|Posted: Sat Nov 13, 2010 7:58 am
|Obama's Deficit Commission Won't Help Fiscal Crisis
Friday, 12 Nov 2010 10:16 AM
By David Limbaugh (The Other Limbaugh)
If preliminary rumblings from the National Commission on Fiscal
Responsibility and Reform's upcoming report are accurate, I'm afraid
the conservative agenda — though overwhelmingly victorious in last
week's elections — might be against the ropes again, especially with
GOP congressmen praising the report.
Our astronomical deficits are the result not of low taxes, but of
profligate spending. So why do we accept the premise that the starting
point for deficit and debt reduction discussions must be various tax
hikes, tolerating unacceptably high levels of spending, and seeming to
take off the table the eradication of programs the government was
never intended or constitutionally authorized to establish in the
The deficit commission appears to have adopted the flawed notion that
taxes and revenues are a zero-sum game — that tax increases produce
higher revenues, when more often the opposite is true.
For example, does anyone doubt that the commission's proposal to
eliminate the mortgage interest deduction would detrimentally impact
the housing (and possibly financial) market?
Equally important, how can this commission be taken seriously if it
sanctions Obamacare, which not only is wildly unpopular with the
American people but also greatly burdens the federal fiscal equation?
Many are praising the commission's "boldness" in proposing to reduce
the growth of the federal deficit by $3.8 trillion by 2020 from its
projected growth of $7.7 trillion. That's like an alcoholic promising
to cut down his liquor consumption from two bottles of bourbon a day
Obama, who initiated (and stacked) this commission as an Alinskyite
strategy to turn the tables on Republicans on the spending issue, must
be laughing all the way to the statist bank.
Do you realize that just three years ago — 2007 — our federal budget
deficit was just $161 billion? So why are we congratulating ourselves
as prudent stewards of our grandchildren's money for planning half-
trillion-dollar deficits as far as the eye can see?
Besides, no one can honestly believe these reduction projections are
realistic. One thing you can bank on is that government-spending
projections are always understated.
Without doubt, there will be the inevitable upward pressure on
deficits and debt from the increased interest on the debt as a result
of Obama's reckless spending orgy. But that's hardly the only
explanation for the nearly exponential increases in the projected
growth of the deficit.
If we are going to be serious about tackling this fiscal crisis, which
threatens the long-term survival of the republic, at some point we're
going to have to have a debate on the ever-expanding dependency cycle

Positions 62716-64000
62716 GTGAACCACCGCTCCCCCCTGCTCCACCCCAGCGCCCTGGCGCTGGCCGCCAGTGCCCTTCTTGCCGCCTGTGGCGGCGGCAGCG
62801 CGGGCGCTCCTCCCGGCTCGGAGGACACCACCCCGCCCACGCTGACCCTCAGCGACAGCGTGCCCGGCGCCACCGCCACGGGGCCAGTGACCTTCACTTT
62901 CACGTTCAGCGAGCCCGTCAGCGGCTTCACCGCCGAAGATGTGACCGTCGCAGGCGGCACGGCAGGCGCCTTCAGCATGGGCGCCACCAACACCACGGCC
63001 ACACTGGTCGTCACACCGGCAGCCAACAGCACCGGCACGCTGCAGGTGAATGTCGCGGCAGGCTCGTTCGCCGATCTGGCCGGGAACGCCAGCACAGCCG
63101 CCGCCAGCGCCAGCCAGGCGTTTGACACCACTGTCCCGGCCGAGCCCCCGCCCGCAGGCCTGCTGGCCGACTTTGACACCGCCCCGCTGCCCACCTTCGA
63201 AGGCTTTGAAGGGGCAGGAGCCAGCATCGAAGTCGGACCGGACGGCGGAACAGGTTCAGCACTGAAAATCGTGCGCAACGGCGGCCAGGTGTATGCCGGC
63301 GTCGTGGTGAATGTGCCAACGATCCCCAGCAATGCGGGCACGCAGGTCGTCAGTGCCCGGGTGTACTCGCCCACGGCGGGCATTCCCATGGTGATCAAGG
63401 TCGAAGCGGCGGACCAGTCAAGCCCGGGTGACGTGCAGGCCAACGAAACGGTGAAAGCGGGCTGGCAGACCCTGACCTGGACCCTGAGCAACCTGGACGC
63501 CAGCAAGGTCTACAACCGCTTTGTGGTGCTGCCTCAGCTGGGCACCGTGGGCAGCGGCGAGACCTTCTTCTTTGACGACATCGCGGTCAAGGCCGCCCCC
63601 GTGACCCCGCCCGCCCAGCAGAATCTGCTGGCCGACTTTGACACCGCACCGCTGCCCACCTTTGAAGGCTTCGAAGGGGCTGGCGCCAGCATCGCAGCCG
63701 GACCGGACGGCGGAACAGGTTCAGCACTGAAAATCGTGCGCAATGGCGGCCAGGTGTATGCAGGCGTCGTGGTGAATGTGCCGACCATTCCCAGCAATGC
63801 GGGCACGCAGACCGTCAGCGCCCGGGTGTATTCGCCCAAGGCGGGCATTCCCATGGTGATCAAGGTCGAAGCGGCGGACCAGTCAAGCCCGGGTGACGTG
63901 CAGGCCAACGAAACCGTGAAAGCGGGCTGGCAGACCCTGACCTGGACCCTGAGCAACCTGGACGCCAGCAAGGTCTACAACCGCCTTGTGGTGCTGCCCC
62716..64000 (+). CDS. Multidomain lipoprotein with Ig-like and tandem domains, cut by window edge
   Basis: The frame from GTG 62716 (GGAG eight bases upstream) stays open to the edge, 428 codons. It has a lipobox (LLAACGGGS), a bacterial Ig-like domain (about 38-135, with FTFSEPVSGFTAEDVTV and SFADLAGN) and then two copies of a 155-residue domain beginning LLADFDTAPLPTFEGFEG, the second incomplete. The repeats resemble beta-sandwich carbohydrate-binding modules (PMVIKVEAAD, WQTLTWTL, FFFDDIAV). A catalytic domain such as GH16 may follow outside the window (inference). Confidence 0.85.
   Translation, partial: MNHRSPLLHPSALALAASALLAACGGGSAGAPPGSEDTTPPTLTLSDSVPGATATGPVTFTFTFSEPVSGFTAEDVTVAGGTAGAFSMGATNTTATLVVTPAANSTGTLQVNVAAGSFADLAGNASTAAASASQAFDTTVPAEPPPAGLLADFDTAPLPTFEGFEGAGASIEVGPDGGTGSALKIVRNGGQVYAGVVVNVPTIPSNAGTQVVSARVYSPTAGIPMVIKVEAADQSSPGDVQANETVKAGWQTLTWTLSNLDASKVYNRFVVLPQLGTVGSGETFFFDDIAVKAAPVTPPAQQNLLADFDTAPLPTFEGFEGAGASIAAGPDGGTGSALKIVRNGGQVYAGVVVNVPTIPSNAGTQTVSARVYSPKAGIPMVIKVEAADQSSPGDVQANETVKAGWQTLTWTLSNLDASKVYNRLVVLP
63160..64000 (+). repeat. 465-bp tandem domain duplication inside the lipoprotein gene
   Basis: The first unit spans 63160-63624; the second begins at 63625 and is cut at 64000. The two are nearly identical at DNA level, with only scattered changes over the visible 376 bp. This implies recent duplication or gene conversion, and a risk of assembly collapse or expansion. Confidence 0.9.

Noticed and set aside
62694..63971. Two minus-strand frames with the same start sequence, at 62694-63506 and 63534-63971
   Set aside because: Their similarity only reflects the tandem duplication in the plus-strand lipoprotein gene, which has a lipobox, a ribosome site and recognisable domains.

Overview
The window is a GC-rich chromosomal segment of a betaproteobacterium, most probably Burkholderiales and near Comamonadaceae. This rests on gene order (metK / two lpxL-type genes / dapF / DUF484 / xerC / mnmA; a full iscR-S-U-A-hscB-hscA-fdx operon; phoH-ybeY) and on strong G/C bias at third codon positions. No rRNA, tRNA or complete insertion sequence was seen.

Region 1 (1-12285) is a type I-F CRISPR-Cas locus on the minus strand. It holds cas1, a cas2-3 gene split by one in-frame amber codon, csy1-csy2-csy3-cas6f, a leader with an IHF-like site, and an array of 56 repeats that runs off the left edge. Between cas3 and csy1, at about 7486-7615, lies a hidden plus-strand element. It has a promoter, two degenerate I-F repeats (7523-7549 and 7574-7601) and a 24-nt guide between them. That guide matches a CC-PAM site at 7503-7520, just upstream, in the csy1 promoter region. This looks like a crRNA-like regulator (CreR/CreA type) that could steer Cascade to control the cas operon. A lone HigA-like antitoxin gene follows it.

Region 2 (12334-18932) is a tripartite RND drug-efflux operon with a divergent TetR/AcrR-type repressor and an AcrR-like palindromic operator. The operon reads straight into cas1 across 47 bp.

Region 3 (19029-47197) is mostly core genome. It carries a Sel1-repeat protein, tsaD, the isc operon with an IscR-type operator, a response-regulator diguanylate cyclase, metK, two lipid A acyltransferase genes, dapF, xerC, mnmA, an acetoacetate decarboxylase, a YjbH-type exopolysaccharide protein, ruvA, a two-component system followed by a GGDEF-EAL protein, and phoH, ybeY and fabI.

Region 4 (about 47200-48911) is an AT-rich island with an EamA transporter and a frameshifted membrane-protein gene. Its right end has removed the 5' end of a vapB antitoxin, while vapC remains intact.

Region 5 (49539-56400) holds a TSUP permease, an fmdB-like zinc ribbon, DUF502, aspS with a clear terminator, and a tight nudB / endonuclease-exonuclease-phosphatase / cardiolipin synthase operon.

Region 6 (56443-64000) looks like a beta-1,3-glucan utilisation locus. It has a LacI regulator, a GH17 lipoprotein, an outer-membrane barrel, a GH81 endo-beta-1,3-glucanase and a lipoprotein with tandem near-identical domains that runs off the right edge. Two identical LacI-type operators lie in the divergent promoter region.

to which we've addicted ourselves.
If the elections told us anything, it was that people want this nation
to radically reverse its current fiscal course. Nibbling around the
edges is neither what the people have demanded nor what will alleviate
Those who think Obama is completely incompetent ought to reconsider.
The one thing he's not incompetent at is getting his way — shoving his
agenda down our throats.
There was a method to Obama's madness in shoving Obamacare through,
folding new spending programs into his "stimulus" bill that will
persist in perpetuity, and otherwise reversing welfare reform en route
to re-expanding the welfare state.
He knew that no matter how much the public objected, it would be very
hard to roll back his new initiatives once in place and that he would
be establishing a new set point from which any debate on spending and
taxes would have to begin.
We don't have to accept this state of affairs as the inevitable status
quo, and we shouldn't give too much credence to a deficit commission
that accepts, apparently without much question, that Obamacare is here
Nor should we casually swallow the commission's implied message that
we will be fiscal heroes if we merely aspire to roll back federal
spending to 22 percent — and later 21 percent — of gross domestic
A few short years ago, such spending levels would have been met with
uniform horror by all but the most brainwashed Marxists. As Steve
Manacek wrote at Ricochet.com, such excessive spending levels have
been relatively rare in our history.
Yet we now have a commission whose charter purpose is to reduce the
deficit advocating these levels as just a starting point? Can you
imagine what the ending point would be?
Sanguine reactions to the commission's tax-related solutions are
equally suspect. It recommends capping revenues at 21 percent of GDP,
as if that is Grover Norquist's dream. But Manacek points out that
federal revenues have never reached 21 percent of GDP, so there is
nothing comforting here for those who recognize excessive taxes as
enemies of freedom and economic growth.
It's not that there aren't attractive features in the preliminary
commission reports. But to paraphrase Obama, conservatives just "won,"
and they mustn't accede to Obama's misguided approach to deficit
David Limbaugh is a writer, author, and attorney. His new book,
"Crimes Against Liberty," was No. 1 on the New York Times best-seller
list for nonfiction for its first two weeks.
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